“This is one of those emails that you type to blow off steam and then erase as a ‘boy I better not say this’ moment.” So began a spirited email I received from a man who recently participated in one of my workplace incivility training sessions.
He continued: “I am giving serious thought to writing my own book called The Case for Incivility. In our efforts to achieve civility in the workplace, we will remove common sense. Our halls will run silent. Our conversations will be contrite and disturbingly stale. Far worse, no one will know how to express their dissatisfaction for fear of reprisal because ‘how can anyone argue against civility?’ People will live in fear that what they say or do will make someone complain about them. Is this the civil workplace you envision?”
Wow, what a great email—I love it!
And no, that is not at all the workplace I envision.
I have at times seen people react with visceral fear to the notion of a civil and respectful workplace. They are concerned about the death of fun, spontaneity and camaraderie. They are worried that political correctness will sanitize the workplace and bring all these to their fatal demise, leaving behind robotic (and boring) semi-human clones. Or that minor mortal mistakes will turn everyone into what a workshop participant once called “a walking HR bomb.”
You may have experienced this reaction yourself, even if only for a fleeting moment, perhaps accompanied by a longing for the good old times. I, too, had wondered about this matter on occasion. But with time, the countless stories people shared with me about being impacted negatively by incivility or harassment changed me. As I delved deeper into the field of civility and respect, I became a convert.
So, here’s my take.
Civility does not and should not mean that corridors fall silent. On the contrary: it means that there should be more laughter, solidarity, and participation by all (rather than just, say, those who possess more social power or are crusty and sarcastic such that their colleagues are afraid to ever say anything that could spark their wrath). Surely we can have a fun and lively workplace that is still civil. Humour does not have to be at someone’s expense, friendships can thrive without excluding others, dissenting opinions can be shared without belittling or dismissing, and frustration can be expressed constructively without resorting to eye rolling.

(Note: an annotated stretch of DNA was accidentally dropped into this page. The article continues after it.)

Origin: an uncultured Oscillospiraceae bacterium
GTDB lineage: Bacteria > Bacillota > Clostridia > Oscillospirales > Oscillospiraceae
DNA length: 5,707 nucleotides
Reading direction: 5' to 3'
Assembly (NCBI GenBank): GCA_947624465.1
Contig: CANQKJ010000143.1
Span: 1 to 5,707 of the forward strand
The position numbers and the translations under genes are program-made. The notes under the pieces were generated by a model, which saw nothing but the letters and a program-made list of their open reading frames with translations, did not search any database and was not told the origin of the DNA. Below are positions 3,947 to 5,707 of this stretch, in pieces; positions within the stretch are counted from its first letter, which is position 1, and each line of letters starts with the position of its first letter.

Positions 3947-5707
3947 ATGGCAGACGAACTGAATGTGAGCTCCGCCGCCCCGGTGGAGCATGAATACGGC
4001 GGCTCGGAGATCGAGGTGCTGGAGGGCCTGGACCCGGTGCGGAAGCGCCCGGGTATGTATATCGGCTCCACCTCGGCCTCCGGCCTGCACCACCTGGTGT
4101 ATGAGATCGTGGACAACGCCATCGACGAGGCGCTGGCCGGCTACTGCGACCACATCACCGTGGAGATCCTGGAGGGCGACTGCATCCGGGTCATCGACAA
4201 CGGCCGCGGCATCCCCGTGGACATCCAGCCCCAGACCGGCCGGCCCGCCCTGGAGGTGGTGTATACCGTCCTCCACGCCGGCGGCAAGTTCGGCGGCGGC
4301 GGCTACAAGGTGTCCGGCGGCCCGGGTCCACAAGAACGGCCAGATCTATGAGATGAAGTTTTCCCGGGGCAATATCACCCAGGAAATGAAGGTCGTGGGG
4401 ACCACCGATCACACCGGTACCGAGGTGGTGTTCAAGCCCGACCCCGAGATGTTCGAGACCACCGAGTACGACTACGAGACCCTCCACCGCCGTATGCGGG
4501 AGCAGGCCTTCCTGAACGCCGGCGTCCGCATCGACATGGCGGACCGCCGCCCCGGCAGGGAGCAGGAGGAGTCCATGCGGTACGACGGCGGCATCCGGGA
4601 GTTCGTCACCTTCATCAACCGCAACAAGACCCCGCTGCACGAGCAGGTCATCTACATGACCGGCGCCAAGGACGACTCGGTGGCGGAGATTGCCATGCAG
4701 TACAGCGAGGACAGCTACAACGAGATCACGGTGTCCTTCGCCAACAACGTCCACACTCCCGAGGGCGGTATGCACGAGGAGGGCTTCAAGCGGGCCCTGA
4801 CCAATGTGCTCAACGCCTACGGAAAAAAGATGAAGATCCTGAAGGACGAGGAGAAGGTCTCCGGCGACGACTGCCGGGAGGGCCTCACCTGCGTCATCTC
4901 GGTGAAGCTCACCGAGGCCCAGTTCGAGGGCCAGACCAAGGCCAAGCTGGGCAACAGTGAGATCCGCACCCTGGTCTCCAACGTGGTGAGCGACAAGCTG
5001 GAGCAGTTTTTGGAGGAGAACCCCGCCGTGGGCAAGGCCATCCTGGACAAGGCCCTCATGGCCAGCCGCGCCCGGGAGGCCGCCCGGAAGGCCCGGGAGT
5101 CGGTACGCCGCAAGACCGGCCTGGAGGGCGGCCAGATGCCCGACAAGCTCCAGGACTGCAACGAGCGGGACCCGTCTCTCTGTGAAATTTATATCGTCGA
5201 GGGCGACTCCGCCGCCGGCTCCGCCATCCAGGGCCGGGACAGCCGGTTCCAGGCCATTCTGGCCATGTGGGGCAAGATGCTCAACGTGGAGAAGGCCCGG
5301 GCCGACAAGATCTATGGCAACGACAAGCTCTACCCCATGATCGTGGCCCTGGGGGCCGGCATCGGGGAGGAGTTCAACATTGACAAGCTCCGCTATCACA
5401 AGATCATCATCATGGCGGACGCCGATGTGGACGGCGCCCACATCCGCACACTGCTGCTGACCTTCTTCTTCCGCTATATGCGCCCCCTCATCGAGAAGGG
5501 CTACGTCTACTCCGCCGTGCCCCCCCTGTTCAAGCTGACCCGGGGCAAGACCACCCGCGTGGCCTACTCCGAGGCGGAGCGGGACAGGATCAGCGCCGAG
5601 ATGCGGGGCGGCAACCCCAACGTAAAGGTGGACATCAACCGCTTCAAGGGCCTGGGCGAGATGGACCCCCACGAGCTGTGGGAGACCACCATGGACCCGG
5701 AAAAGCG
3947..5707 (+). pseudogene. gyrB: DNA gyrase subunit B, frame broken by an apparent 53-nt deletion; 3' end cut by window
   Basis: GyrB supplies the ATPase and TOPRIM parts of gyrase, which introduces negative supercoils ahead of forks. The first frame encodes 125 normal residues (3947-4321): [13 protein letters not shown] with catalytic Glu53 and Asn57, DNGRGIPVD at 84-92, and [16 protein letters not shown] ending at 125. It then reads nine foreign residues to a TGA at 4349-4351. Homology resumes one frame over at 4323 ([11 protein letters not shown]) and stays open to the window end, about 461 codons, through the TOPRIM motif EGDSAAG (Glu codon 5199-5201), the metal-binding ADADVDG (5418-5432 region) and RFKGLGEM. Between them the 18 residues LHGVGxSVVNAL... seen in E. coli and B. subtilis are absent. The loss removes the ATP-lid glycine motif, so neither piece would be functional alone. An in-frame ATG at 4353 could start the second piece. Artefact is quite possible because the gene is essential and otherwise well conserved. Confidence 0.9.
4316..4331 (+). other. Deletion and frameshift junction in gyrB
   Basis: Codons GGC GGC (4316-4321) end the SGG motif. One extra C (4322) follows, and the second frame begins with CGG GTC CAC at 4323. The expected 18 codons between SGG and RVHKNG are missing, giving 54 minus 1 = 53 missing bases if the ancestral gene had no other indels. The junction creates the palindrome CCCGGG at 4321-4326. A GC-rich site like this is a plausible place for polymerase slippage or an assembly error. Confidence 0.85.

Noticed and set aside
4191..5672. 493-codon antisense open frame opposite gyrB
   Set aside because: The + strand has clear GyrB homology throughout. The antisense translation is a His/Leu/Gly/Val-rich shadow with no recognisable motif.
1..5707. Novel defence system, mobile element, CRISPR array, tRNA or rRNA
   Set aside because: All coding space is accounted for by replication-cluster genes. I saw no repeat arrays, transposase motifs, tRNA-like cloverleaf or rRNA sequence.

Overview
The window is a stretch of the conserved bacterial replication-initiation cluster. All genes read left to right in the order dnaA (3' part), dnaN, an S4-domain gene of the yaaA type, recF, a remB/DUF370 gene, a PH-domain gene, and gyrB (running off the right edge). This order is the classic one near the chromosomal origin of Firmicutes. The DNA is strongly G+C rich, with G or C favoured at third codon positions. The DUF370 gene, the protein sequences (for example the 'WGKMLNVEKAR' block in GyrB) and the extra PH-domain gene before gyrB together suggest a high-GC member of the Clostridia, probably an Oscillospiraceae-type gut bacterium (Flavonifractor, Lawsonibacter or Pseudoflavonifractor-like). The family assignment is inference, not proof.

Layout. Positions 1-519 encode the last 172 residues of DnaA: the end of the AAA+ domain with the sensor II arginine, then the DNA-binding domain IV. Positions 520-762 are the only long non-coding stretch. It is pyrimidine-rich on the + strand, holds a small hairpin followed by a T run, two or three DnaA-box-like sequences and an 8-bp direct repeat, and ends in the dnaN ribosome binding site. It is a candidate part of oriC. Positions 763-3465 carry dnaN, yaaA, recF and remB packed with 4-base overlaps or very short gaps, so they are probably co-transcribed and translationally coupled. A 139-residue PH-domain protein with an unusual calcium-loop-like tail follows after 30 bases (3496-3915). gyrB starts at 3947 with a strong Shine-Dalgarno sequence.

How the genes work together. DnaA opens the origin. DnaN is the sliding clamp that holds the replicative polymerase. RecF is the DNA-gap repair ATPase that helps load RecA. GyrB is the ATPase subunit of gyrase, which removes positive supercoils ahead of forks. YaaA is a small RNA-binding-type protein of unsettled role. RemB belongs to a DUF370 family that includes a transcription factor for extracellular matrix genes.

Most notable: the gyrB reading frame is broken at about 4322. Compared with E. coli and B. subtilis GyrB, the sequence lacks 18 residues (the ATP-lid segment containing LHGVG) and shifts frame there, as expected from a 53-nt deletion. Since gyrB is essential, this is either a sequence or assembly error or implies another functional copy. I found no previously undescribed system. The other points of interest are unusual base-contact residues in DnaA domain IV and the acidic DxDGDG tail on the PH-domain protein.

The civility and respect message is more about dos and less about don’ts: treat others as you would like to be treated. Play nice in the sandbox. Show regard. Be considerate in words and actions. Be open to feedback. Explore your blind spots to learn how you can do better. Apologize when you screw up. Develop your Teflon shield. Have a generous spirit and give people the benefit of the doubt. And above all, strive to be a Real Human Being—someone who steps up, lifts up, speaks up and yes, shuts up too.
The civil workplace is one that maintains a Healthy Body state, as opposed to one with a persistent allergy, chronic infection or acute disease. It is a place not entirely void of incivility—after all, how could it be if it is filled with living human beings who, like you and me, inadvertently say or do the wrong thing from time to time? Rather, it is a space where everyone does their best to be respectful, take responsibility for their mishaps and is open to feedback. It is an environment where people feel comfortable calling out others on their behaviour (constructively!), where sticky situations are dealt with and people move on. It is an environment in which everyone strives to be a decent and conscientious corporate citizen.
The case for a civil workplace is strong and compelling. True, we have to be careful that the pendulum does not move into the realm of paralyzing political correctness. But from what I see, we have a far way to go before there’s a real danger of that happening. For now, let’s focus on kicking civility and inclusion up a notch, so that everyone in our work environment can perform at their best because they feel safe and respected.
As always, contact me anytime to explore whether and how we can help your team or organization.